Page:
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City Council approves repairs to Des Moines Police Department building due to safety concerns

The move faced criticism because it wasn't open to public comment.

DES MOINES, Iowa — The Des Moines City Council approved a plan to repair the Des Moines Police Department's building exterior due to some areas being deemed unsafe.

Council members unanimously approved putting the project out for bid with a budget of $250,000 dollars.

This proposal was not opened to for public comment, leaving Des Moines resident Natalie Harwood feeling unsure of its importance.

"The council consistently pushes police funding through without allowing public comment," Harwood said. "I'm opposed to any increases to the police budget, especially for $250,000 cosmetic masonry."

City architect Ann Sobiech Munson said these repairs are far from cosmetic and are needed to ensure the safety of residents.

"It was an unexpected expense. Initially, we had an incident last spring with some deteriorated stone coming loose from the building at pretty tall height, and so it became a safety concern," Sobiech Munson said. "So the primary reason for doing this is to address safety for anyone that's in the adjacent area of the building on the outside."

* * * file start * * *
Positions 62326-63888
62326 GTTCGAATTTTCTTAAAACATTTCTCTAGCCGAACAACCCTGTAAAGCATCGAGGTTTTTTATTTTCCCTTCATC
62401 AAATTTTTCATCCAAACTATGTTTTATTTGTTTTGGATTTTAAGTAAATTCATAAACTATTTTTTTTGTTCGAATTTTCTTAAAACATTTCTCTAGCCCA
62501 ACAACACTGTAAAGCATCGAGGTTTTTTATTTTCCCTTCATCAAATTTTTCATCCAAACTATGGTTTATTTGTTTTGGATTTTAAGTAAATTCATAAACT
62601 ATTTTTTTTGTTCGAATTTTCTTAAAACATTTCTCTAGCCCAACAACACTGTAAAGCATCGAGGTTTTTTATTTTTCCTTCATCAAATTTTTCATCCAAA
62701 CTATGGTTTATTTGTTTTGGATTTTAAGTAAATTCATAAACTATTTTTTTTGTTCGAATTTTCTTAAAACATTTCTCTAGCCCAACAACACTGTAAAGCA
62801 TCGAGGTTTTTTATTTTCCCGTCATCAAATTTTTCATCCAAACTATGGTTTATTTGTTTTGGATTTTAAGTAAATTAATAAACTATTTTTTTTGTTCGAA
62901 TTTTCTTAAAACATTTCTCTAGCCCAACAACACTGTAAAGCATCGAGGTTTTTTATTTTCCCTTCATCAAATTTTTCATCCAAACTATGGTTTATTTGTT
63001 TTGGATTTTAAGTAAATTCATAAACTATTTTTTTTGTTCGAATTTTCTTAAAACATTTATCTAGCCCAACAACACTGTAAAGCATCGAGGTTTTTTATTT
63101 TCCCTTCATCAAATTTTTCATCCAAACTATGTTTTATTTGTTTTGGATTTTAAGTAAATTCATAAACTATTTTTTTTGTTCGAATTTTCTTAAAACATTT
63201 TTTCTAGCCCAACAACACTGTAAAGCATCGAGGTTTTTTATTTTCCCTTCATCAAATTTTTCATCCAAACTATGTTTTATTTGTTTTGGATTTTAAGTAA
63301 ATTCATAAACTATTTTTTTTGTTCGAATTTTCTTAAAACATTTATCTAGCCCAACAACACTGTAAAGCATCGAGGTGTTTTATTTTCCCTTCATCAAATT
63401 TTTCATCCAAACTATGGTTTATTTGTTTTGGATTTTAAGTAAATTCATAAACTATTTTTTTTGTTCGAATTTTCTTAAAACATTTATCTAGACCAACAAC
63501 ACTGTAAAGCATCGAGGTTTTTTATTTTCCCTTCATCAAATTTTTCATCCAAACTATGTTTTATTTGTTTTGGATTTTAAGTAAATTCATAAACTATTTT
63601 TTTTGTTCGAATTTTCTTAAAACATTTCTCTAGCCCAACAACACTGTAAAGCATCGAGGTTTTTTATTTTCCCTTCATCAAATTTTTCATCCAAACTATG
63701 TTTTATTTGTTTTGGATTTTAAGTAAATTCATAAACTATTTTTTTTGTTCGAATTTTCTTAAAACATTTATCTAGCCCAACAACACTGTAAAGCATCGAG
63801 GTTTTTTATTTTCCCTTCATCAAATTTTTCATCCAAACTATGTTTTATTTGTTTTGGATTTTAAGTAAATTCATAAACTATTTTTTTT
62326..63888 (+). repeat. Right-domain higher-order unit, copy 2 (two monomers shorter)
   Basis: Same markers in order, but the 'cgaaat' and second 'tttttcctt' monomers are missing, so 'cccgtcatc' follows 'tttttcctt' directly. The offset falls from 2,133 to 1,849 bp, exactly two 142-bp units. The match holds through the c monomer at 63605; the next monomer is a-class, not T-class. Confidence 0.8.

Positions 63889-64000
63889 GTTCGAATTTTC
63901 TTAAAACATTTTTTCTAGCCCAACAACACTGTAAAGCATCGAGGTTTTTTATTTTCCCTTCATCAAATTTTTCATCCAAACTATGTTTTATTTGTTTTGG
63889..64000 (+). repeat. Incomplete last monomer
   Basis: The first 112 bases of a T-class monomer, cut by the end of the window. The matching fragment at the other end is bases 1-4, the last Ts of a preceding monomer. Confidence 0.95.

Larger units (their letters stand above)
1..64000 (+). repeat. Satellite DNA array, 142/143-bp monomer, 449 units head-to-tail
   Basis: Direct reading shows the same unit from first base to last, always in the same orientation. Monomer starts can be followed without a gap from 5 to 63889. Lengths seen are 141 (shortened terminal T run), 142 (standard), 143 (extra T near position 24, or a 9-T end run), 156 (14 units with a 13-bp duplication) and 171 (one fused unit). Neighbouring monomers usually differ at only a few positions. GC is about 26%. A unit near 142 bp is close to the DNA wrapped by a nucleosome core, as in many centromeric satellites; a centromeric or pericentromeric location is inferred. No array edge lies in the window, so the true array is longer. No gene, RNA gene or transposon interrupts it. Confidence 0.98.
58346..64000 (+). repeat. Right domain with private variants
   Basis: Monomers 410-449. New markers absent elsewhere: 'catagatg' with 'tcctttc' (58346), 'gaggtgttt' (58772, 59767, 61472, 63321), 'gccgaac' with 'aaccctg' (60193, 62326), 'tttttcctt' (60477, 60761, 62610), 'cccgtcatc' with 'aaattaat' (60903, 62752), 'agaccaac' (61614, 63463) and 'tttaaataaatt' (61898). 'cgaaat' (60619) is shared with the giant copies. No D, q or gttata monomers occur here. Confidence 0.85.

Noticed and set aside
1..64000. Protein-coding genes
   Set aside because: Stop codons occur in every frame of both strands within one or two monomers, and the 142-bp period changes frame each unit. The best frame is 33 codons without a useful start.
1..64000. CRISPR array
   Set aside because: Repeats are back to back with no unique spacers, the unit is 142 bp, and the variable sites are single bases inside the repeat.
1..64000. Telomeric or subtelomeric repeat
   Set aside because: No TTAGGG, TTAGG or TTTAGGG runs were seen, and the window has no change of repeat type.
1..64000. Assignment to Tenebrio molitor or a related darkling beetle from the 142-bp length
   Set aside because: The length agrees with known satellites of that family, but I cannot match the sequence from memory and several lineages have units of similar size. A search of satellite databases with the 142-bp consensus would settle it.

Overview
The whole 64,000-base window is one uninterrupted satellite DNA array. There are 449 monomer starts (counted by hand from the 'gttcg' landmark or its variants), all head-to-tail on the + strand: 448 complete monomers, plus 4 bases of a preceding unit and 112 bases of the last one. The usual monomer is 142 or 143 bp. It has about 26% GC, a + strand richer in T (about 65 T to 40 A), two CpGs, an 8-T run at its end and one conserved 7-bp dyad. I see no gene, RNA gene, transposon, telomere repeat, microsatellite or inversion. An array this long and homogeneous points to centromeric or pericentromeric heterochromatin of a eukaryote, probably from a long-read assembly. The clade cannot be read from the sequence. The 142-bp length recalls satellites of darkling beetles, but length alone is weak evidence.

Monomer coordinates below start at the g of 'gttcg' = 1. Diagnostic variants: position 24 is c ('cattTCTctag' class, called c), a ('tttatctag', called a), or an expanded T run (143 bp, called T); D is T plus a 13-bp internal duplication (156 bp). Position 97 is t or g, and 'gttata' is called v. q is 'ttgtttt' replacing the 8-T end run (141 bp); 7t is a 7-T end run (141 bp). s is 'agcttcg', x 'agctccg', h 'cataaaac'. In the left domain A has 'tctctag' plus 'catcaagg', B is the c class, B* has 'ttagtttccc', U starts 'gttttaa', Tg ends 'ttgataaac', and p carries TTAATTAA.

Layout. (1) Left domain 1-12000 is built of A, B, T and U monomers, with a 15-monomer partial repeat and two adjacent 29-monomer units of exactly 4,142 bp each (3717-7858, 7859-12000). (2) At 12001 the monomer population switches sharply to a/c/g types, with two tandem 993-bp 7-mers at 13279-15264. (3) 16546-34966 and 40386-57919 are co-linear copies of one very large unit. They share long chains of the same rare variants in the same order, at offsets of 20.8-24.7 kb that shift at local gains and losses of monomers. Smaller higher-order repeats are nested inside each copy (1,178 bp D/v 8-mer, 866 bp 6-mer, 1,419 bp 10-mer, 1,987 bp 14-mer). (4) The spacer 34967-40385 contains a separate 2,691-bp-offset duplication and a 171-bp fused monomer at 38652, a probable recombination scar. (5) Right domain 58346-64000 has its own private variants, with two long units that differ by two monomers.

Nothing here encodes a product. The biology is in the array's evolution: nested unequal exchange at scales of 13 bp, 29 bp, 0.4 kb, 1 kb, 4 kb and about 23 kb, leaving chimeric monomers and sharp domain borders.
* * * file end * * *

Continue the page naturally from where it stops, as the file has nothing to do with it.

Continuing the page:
Harwood believes if funding is needed, it should come from DMPD's established budget.

"They are already the largest funded item that we fund," she said. "The police are the only ones who are never asked to stretch their dollar while so many of our in our community starve."

RELATED: 'People are going to die if there continues to be gunfire': DMPD concerned after weekend shootings

Sobiech Munson explained architects focused the budget decision around immediate safety concerns.

"In terms of determining the cost of the scope, we worked with OPN Architects... once we had concerns about the safety, they performed a hands on survey of the entire façade of the building to identify whether or not there was any other loose stone," she said. 

She added that only the exterior will be repaired, nothing is changing internally.

The DMPD building is not historic property, but it is a contributing building in a National Historic District, which is something Sobeich Munson said the city has to take in consideration while working on it.

RELATED: Des Moines City Council gives green light for bridge repairs and replacements

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